But I’m scared. And that’s the truth of it. Scared of making my decision – and scared of the decision in itself.

Will I always regret not giving myself the chance to experience it? Will I never feel as though I am in the club?

“The most important factor is getting your baby safely in your arms, it doesn’t make you any less of a woman.” The amazing words of my beautiful best friend.

After the comments made about IVF last week and thinking about all the ways we now have to bring children into the world I am reminded that – a baby is a baby is a baby.

And in much the same way, a birth is a birth is a birth.

I just need to believe it and to reconcile my decision to myself.

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2 Replies to “Never being part of the natural ‘birth’ club: Cesareans, Birth Trauma and PTSD”

  1. You HAVE given birth ‘properly’ because you gave birth to a baby regardless of which way they exited. Once you’ve carried a baby for 9 months, their exit plan is just that a means to an end. The end result is the gorgeous newborn baby and all those amazing newborn cuddles, don’t ever feel like you did it the ‘wrong’ way or that it wasn’t perfect 🙂 Both of mine were born vaginally and I have to say it hurts like hell, just as I know a c section is painful afterwards and takes longer to recover. No way is better or worse than the other, so long as we are lucky enough to have a child at the end of it in my opinion. Don’t let anyone, including yourself make you feel bad in any way, birth is a scary thing anyway and especially after what you went through.

    Stevie x

  2. Stick with your choice and know at a deep level that you’ve made the absolute right one. I can’t begin to imagine how dreadful your experience was – so glad it ended well.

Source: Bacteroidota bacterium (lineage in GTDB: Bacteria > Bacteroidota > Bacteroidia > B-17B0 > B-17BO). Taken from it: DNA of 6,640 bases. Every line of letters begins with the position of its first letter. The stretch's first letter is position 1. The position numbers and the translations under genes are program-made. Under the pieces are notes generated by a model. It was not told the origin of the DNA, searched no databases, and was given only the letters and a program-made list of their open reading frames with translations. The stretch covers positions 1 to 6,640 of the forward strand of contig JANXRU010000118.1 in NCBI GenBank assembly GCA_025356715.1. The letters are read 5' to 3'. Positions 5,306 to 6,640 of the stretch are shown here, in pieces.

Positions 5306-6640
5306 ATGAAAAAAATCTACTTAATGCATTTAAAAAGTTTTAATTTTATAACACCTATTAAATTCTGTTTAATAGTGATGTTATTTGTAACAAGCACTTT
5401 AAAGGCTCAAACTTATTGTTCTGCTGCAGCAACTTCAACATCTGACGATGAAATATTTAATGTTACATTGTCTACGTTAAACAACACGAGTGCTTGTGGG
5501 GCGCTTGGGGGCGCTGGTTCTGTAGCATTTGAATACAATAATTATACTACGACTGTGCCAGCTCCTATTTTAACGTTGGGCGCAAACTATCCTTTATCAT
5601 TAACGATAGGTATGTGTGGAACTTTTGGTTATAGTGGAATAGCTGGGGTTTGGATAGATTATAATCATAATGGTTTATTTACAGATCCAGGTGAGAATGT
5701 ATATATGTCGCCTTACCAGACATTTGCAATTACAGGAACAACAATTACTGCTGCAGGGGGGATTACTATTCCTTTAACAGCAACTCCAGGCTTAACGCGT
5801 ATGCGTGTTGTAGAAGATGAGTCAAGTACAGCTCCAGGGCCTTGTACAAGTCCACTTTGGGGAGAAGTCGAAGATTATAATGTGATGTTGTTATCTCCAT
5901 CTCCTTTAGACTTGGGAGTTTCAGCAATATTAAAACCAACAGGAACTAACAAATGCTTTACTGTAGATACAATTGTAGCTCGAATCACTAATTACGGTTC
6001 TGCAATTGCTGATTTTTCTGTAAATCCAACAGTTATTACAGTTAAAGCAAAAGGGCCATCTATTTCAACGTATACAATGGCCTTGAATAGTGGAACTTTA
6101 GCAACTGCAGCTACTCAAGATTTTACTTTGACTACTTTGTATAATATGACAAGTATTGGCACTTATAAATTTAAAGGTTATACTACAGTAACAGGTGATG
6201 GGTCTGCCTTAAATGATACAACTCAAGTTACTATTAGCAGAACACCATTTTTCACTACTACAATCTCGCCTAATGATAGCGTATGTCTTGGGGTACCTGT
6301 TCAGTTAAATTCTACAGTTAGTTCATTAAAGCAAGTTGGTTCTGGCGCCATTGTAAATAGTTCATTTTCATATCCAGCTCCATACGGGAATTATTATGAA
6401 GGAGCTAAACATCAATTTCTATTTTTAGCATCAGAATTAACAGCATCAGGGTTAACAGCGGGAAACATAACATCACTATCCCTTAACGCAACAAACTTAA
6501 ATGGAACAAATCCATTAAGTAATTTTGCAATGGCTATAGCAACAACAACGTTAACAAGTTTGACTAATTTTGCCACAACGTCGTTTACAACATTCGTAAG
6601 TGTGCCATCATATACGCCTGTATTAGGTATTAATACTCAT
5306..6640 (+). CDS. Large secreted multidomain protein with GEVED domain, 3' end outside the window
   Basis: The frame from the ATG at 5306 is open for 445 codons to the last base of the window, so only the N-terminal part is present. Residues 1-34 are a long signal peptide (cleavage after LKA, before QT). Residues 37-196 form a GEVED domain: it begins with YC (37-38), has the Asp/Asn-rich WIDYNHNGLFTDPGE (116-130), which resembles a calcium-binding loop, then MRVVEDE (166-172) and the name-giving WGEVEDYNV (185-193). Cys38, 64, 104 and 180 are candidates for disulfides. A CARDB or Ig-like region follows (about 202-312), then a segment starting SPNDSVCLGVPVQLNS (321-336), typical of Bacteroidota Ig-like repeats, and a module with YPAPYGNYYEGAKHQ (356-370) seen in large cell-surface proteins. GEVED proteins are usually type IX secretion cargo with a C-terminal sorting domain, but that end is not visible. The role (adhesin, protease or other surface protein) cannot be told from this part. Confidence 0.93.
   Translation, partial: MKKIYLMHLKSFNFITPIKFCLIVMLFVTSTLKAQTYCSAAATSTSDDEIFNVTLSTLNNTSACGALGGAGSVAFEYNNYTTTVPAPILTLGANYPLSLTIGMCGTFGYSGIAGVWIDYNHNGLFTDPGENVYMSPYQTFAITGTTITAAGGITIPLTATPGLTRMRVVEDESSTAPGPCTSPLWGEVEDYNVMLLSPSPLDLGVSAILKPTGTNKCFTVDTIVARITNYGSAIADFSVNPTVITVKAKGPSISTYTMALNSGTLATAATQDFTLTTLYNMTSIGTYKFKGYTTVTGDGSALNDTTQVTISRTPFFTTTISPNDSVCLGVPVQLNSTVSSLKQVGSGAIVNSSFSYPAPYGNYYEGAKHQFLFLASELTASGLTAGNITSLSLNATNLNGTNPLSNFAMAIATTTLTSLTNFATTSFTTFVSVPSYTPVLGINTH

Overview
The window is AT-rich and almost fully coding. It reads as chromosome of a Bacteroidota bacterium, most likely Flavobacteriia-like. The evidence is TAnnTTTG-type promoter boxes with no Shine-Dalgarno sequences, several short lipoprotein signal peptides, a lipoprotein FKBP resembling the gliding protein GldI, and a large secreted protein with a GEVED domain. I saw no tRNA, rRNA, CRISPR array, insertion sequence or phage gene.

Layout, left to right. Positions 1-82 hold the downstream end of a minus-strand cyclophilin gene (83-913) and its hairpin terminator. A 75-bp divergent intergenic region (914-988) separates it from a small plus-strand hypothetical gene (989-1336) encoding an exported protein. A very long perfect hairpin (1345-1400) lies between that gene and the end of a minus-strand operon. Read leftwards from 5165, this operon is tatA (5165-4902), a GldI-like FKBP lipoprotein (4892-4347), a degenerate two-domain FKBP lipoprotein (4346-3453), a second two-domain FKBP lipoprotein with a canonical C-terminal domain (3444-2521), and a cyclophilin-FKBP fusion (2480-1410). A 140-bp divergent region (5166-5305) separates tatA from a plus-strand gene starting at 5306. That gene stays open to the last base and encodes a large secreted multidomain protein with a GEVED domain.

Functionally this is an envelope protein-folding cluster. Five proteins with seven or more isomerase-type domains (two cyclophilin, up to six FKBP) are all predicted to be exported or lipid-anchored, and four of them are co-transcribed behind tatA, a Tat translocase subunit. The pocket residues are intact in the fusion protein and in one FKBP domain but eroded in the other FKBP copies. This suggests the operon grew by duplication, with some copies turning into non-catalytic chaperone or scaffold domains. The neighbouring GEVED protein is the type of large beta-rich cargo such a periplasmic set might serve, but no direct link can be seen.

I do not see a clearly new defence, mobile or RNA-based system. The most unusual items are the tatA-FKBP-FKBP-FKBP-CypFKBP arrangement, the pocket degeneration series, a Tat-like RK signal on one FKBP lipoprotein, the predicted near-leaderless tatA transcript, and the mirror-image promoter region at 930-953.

I was 17 in 1970, 8st 13lbs at 9 months pregnant. Baby was breech and not showing any signs of turning. In those days, they X-rayed(!) & the presentation showed up clearly. 2 days after my due date I was at the ante-natal clinic. Eminent obstetrician in charge, estimated a 6.5lbs baby. He turned to a nurse colleague (ignoring me lol) & said to admit me in 48 hours & induce if I’d not started labour. I was married but still a kid & certainly not used to speaking up to challenge eminent people doctors or anyone. I knew I had to say something so asked if they’d considered a C-section. He put his head on one side, looked at me & said “If that’s what the lady wants, that’s fine”. He went on to explain some of the features & risks & said that if I did go into labour before, I’d be given a chance to deliver ‘naturally’. What mattered was that I’d spoken up & he’d listened. I was told to come in 2 days later, the C-section would be done the next day. As it happened, my waters broke as I was packing to go to hospital, I was admitted, had many hours of not much labour but nothing at all distressing for either of us, the Cesarean happened that evening & my (very healthy, beautiful 6lbs 9oz daughter) arrived safely.
    You’ve probably worked out by now that, as a Mum, there’s an endless list of things to beat yourself up about: this isn’t one of them.